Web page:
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Workers, owners struggle with unrest fallout

Arifur Rahaman Tuhin
12 Nov 2023 21:47:38 | Update: 13 Nov 2023 18:05:55
Workers, owners struggle with unrest fallout
Garment workers block a key intersection as they protest in Dhaka on November 12, 2023, demanding a near-tripling of the minimum wage to 23,000 taka ($208) — AFP Photo

Sewing operator Ismail, 28, was sleeping at his home along with his wife Morzina and three-year-old daughter. His sleep was short-lived, as police raided his home in the middle of night last Friday, and took him away.

Morzina later learned from the Ashulia police that her husband has been sent to jail in a case filed against him for allegedly vandalizing Islam Group’s factory in Ashulia.

Speaking to The Business Post while tears streaming down her cheeks, Morzina said, “My baby has been looking for his father since the police took him away. I am just a sewing operator like my husband.

“We have yet to receive our wages for October. The factory we worked in has shut down until further notice. I do not know how I will feed my daughter, and release my husband from jail. He is innocent, and I urge the authorities to release him immediately.”

Readymade garment workers just want a decent wage, and I believe that workers were not involved in vandalizing factories, she added.

Inamul Haq Khan Bablu, one of the leading factory owners in terms of best practices, still does not know why his MBM Fashion was torched and looted during the ongoing workers’ protest. He is confused whether the attackers were his workers, or outsiders.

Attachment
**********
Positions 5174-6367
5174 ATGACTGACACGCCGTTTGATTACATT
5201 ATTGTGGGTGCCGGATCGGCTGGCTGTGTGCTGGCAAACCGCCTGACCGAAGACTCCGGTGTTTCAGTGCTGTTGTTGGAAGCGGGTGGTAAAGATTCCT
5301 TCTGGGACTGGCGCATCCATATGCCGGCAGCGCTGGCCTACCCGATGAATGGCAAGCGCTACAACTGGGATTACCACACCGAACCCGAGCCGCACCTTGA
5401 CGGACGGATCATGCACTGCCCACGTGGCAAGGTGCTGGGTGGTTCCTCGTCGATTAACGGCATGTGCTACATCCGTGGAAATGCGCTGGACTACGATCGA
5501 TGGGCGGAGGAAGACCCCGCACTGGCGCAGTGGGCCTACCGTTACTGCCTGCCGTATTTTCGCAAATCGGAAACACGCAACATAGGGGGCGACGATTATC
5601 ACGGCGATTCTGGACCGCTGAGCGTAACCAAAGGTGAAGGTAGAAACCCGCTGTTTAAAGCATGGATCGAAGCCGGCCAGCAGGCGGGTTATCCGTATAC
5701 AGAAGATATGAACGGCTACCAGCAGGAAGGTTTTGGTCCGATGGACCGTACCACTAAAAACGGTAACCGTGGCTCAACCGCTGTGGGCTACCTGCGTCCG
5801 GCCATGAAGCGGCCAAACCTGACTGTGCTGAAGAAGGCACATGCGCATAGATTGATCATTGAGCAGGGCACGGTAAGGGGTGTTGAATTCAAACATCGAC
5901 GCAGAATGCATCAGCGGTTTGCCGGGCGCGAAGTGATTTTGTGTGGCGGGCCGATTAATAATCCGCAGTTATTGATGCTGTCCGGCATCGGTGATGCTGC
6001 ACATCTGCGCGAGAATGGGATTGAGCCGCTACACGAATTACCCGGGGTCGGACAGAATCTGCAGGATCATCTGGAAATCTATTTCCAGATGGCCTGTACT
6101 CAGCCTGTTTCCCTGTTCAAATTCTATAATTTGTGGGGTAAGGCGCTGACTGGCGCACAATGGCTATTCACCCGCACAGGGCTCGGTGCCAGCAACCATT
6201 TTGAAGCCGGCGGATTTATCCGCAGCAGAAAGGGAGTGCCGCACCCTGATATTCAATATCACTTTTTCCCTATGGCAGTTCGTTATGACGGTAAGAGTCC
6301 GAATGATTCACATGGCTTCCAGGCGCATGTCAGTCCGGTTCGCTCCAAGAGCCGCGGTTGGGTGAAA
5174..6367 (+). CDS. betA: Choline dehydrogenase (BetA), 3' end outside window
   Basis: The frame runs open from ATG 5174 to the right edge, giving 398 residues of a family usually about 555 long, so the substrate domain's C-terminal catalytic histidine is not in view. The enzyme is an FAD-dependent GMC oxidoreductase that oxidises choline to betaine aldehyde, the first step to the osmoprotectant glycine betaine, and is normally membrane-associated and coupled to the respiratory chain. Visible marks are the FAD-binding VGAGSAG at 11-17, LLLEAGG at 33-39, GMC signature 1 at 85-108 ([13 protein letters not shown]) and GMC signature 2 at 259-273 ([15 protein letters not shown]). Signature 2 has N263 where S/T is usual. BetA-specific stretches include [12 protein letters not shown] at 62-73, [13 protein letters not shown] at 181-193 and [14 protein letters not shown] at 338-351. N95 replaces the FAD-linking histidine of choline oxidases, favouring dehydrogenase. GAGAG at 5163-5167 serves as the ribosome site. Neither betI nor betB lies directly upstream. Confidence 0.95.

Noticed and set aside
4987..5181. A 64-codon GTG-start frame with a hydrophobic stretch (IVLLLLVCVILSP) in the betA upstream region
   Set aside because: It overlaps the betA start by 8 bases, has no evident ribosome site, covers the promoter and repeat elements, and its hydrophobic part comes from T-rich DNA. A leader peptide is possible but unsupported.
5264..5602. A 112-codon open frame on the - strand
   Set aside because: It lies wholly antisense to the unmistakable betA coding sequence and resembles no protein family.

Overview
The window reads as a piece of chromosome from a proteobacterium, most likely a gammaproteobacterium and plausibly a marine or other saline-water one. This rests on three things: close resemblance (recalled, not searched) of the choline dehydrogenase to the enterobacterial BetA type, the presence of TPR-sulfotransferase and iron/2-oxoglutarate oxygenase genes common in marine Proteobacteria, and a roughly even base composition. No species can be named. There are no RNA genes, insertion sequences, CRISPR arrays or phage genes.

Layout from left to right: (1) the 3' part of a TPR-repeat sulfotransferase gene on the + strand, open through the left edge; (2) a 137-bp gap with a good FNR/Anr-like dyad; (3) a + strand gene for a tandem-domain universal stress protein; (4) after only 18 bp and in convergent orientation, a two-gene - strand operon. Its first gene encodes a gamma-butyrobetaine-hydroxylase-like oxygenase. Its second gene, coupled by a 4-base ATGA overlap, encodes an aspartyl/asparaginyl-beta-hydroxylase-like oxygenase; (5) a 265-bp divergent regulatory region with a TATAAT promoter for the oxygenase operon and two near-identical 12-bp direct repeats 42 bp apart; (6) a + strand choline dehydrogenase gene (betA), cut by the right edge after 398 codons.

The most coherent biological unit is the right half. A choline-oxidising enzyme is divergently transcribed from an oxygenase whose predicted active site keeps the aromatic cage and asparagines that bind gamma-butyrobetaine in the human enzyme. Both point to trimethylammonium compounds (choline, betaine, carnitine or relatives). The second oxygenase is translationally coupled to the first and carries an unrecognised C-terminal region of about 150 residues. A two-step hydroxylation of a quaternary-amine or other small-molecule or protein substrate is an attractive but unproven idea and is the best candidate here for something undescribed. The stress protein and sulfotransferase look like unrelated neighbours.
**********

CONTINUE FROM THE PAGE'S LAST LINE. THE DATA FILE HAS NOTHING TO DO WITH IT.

Inamul, also the managing director of Ananta Group, said, “In the noon of October 30, workers started protesting and we decided to halt production.

“Around 5pm, a group of people forcefully entered my factory carrying iron rods and wooden sticks, and started vandalising everything, including ambulances. The attackers also beat workers, doctors and nurses.”

Adding that an adolescent gang may have been involved in such criminal activities and looting, he said, “They then set fire to my factory, where a worker died. When the fire brigade tried to reach the factory, these culprits blocked off the road and vandalised fire service vehicles.

“I have been involved in the readymade garment industry for the last 30 years. I employ the best practices, and I never faced such a situation. I believe that a certain quarter is trying to create instability in the country’s RMG sector, and the government should investigate this.”

Since October 23, Gazipur, Ashulia, Savar and Mirpur areas became a hot spot of clash as thousands of RMG workers are holding protests, demanding Tk 23,000 minimum wage considering the ongoing severe high inflation.

Where the streets were filled with thousands of workers, and factories were noisy due to the work, tea stalls were full during the tea-time, now the entire areas are almost deserted. Most of the factories closed, workers are yet to receive salary, owners failed to ship goods on time.

Both the owners and workers have no idea when the situation will get resolved. The industry is facing uncertainty amid the ongoing global economic crisis and high inflation in Bangladesh.

Although the protest was peaceful in the beginning, it turned violent from October 29, leaving four people dead and hundreds of others injured. Two factories, including Inamul’s MBM Fashion, were torched, and numerous other establishments were vandalised.

In the first phase of unrest, nearly 500 factories were forced to shut down production.

Although the minimum wage board of the RMG sector fixed Tk 12,500 as the minimum salary for the sector on November 7, workers rejected the proposal, and announced protest. Finally, BGMEA decided to implement labour law’s section 13/1, which means “no work, no pay.”

But the workers continued to protest, vandalised factories, clashed with the police.